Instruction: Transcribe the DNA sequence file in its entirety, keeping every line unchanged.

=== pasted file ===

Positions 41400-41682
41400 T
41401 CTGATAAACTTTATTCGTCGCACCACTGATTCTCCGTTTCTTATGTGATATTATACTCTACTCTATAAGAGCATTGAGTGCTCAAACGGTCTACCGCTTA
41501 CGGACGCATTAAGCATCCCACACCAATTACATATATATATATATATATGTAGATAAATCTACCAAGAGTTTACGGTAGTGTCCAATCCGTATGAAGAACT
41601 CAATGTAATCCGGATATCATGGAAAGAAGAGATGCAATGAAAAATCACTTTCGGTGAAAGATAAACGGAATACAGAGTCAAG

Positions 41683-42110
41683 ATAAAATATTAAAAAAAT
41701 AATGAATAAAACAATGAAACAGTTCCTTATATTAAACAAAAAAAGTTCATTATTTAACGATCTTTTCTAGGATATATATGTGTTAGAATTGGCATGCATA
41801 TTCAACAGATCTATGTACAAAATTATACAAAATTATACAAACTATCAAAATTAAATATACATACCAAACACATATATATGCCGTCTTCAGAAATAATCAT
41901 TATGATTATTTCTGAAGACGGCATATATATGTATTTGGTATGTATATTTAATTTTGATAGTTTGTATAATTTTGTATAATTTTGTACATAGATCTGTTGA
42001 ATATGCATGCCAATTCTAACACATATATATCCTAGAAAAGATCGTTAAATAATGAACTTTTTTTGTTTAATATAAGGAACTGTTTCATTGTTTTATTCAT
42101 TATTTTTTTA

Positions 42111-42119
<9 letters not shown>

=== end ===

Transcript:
Positions 41400-41682
41400 T
41401 CTGATAAACTTTATTCGTCGCACCACTGATTCTCCGTTTCTTATGTGATATTATACTCTACTCTATAAGAGCATTGAGTGCTCAAACGGTCTACCGCTTA
41501 CGGACGCATTAAGCATCCCACACCAATTACATATATATATATATATATGTAGATAAATCTACCAAGAGTTTACGGTAGTGTCCAATCCGTATGAAGAACT
41601 CAATGTAATCCGGATATCATGGAAAGAAGAGATGCAATGAAAAATCACTTTCGGTGAAAGATAAACGGAATACAGAGTCAAG

Positions 41683-42110
41683 ATAAAATATTAAAAAAAT
41701 AATGAATAAAACAATGAAACAGTTCCTTATATTAAACAAAAAAAGTTCATTATTTAACGATCTTTTCTAGGATATATATGTGTTAGAATTGGCATGCATA
41801 TTCAACAGATCTATGTACAAAATTATACAAAATTATACAAACTATCAAAATTAAATATACATACCAAACACATATATATGCCGTCTTCAGAAATAATCAT
41901 TATGATTATTTCTGAAGACGGCATATATATGTATTTGGTATGTATATTTAATTTTGATAGTTTGTATAATTTTGTATAATTTTGTACATAGATCTGTTGA
42001 ATATGCATGCCAATTCTAACACATATATATCCTAGAAAAGATCGTTAAATAATGAACTTTTTTTGTTTAATATAAGGAACTGTTTCATTGTTTTATTCAT
42101 TATTTTTTTA

Positions 42111-42119
<9 letters not shown>